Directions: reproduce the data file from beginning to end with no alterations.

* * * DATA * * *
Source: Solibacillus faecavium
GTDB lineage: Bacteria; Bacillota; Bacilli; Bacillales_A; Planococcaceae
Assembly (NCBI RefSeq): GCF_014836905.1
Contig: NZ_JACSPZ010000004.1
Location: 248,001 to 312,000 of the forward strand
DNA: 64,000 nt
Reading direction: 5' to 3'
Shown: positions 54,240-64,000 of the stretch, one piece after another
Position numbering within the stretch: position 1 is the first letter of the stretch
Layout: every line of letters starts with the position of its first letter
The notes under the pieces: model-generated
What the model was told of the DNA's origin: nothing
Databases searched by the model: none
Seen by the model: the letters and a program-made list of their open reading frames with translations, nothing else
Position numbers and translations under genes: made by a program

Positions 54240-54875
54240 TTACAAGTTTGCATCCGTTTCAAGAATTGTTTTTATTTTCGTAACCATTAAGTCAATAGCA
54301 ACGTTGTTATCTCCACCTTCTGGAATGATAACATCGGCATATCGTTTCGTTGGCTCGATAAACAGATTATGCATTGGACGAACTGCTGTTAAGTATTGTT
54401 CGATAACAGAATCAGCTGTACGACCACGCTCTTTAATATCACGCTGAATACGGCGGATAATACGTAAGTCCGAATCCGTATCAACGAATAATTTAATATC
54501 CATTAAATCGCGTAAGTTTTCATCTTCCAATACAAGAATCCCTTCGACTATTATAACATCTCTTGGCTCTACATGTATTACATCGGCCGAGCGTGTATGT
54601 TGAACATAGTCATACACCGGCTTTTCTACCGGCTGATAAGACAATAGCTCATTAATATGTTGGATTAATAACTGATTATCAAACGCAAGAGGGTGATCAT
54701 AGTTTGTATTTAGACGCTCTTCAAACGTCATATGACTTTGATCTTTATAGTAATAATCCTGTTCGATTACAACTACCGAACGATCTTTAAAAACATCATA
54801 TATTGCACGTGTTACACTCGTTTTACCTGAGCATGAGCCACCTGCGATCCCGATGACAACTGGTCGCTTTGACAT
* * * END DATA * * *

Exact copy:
Source: Solibacillus faecavium
GTDB lineage: Bacteria; Bacillota; Bacilli; Bacillales_A; Planococcaceae
Assembly (NCBI RefSeq): GCF_014836905.1
Contig: NZ_JACSPZ010000004.1
Location: 248,001 to 312,000 of the forward strand
DNA: 64,000 nt
Reading direction: 5' to 3'
Shown: positions 54,240-64,000 of the stretch, one piece after another
Position numbering within the stretch: position 1 is the first letter of the stretch
Layout: every line of letters starts with the position of its first letter
The notes under the pieces: model-generated
What the model was told of the DNA's origin: nothing
Databases searched by the model: none
Seen by the model: the letters and a program-made list of their open reading frames with translations, nothing else
Position numbers and translations under genes: made by a program

Positions 54240-54875
54240 TTACAAGTTTGCATCCGTTTCAAGAATTGTTTTTATTTTCGTAACCATTAAGTCAATAGCA
54301 ACGTTGTTATCTCCACCTTCTGGAATGATAACATCGGCATATCGTTTCGTTGGCTCGATAAACAGATTATGCATTGGACGAACTGCTGTTAAGTATTGTT
54401 CGATAACAGAATCAGCTGTACGACCACGCTCTTTAATATCACGCTGAATACGGCGGATAATACGTAAGTCCGAATCCGTATCAACGAATAATTTAATATC
54501 CATTAAATCGCGTAAGTTTTCATCTTCCAATACAAGAATCCCTTCGACTATTATAACATCTCTTGGCTCTACATGTATTACATCGGCCGAGCGTGTATGT
54601 TGAACATAGTCATACACCGGCTTTTCTACCGGCTGATAAGACAATAGCTCATTAATATGTTGGATTAATAACTGATTATCAAACGCAAGAGGGTGATCAT
54701 AGTTTGTATTTAGACGCTCTTCAAACGTCATATGACTTTGATCTTTATAGTAATAATCCTGTTCGATTACAACTACCGAACGATCTTTAAAAACATCATA
54801 TATTGCACGTGTTACACTCGTTTTACCTGAGCATGAGCCACCTGCGATCCCGATGACAACTGGTCGCTTTGACAT